Robinson has much to say of interest on this process. A chapter on migration issues, whilst understandably focused on the USA, combines a passionate denunciation of the ‘racialisation and criminalisation’ of immigrants with an analysis of broader relevance. State controls over migration serve not to prevent migrant labour, but to ‘lock that labor into a situation of permanent insecurity and vulnerability’ (130). He goes on to claim, with only a few degrees of overstatement, that the creation of two distinct categories of labor (‘immigrant’ and ‘citizen’) ‘constitutes a new rigid caste system that has become central to the global economy’ (130).

The most polemical chapter is titled ‘Beyond the Theory of Imperialism’. Here Robinson critiques theorists of a ‘New imperialism’ such as David Harvey and Ellen Wood, for remaining trapped within the framework of ‘rival national capitals’ developed by Lenin and Bukharin. He argues that the end of the ‘extensive enlargement of capitalism’ (by which he means the integration of countries such as China and the former USSR into the global economy) is also the end of the imperialist era of world capitalism (120). Yet, he also suggests that ‘We are witnessing not so much “US” imperialism per se but rather a global capitalist imperialism’ (115). Robinson notes that in the Iraq war the beneficiaries were not simply US corporations but European and Chinese corporations that won oil contracts, and that even US based companies which benefited from military contracts such as the Carlyle group and Halliburton, are themselves transnational conglomerates with diverse shareholders (118).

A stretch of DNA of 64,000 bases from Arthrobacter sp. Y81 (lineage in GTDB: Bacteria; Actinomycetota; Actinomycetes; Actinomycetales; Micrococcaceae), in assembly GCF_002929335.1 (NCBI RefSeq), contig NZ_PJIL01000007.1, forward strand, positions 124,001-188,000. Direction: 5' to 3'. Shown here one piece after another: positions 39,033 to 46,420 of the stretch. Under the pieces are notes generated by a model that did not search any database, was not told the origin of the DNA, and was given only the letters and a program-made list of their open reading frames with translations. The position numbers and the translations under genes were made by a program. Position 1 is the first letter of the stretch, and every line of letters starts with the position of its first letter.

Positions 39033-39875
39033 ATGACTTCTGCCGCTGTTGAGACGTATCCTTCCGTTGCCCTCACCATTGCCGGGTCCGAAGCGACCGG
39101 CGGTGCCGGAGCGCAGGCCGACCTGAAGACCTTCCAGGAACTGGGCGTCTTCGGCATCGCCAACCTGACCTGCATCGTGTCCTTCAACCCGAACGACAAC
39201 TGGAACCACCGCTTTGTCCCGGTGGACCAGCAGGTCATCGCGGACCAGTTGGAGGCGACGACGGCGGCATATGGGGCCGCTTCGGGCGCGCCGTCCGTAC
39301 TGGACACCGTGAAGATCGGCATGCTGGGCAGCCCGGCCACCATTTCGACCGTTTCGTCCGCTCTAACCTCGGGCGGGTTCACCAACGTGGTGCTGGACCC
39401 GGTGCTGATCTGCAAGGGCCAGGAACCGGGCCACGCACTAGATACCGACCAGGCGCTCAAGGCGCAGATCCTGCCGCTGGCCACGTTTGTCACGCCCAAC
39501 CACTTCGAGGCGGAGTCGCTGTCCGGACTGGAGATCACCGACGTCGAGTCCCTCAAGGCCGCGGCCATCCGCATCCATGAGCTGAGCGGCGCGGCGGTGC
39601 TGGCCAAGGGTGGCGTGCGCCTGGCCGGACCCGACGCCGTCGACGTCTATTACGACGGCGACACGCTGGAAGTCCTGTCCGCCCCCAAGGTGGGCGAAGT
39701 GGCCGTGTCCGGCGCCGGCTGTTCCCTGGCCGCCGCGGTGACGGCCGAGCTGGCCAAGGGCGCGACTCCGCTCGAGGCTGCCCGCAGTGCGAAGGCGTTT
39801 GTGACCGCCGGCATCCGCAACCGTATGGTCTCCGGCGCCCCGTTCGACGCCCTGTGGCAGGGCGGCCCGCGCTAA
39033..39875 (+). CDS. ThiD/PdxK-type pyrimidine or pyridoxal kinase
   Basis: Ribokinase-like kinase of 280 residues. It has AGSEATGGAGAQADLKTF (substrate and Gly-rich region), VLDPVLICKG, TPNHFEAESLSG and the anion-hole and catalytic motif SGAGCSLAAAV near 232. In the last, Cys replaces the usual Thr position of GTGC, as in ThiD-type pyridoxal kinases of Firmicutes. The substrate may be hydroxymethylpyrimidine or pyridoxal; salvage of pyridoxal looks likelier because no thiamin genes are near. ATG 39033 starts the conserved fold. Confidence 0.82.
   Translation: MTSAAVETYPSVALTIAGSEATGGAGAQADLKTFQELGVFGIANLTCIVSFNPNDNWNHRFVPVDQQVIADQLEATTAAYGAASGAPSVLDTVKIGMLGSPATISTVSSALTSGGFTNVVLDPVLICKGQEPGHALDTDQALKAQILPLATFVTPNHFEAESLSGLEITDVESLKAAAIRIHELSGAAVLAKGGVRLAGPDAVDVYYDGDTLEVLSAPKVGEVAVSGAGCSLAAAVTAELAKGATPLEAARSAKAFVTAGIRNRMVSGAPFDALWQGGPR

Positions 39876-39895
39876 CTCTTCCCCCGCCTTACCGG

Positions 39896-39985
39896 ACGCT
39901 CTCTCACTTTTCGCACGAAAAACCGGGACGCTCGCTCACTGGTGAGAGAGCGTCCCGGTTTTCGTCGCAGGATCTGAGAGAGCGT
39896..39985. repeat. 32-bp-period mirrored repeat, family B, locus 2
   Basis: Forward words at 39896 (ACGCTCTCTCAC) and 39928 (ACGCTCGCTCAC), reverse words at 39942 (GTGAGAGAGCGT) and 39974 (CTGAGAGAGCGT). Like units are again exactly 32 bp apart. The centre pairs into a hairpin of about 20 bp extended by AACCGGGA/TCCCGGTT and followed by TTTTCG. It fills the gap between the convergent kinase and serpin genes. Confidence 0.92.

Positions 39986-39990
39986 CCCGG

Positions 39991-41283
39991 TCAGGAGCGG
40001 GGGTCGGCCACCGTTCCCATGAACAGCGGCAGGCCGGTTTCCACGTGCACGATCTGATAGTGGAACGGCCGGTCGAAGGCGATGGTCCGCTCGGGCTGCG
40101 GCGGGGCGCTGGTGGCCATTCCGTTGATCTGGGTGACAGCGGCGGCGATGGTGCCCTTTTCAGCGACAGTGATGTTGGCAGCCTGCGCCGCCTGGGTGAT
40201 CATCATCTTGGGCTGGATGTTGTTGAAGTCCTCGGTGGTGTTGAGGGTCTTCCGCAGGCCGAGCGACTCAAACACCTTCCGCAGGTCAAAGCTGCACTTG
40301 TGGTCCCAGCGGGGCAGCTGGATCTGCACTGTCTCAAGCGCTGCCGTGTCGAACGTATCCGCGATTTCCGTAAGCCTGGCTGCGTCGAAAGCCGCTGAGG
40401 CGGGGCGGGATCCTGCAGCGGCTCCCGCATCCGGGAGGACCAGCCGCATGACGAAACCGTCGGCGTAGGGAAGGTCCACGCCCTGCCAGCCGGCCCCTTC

Robinson is right that those Marxists who, following Bukharin and Lenin, claim that capital remains organised primarily along national lines, are trapped in an outdated paradigm. However, when he invokes a theory of internal relations to critique the ‘dualism’ and ‘territorial reification’ (104) of Harvey’s approach, he goes a step too far in dismissing the territorial logic of nation-states which Harvey counterposes to the globalising logic of capital. Nation-states have certainly been transformed as a result of capitalist globalisation, but their territorial basis is not so easily transcended, and the absence of a ‘hegemonic’ fully transnational state capable of managing the new world order remains a source of serious tensions and chronic instability.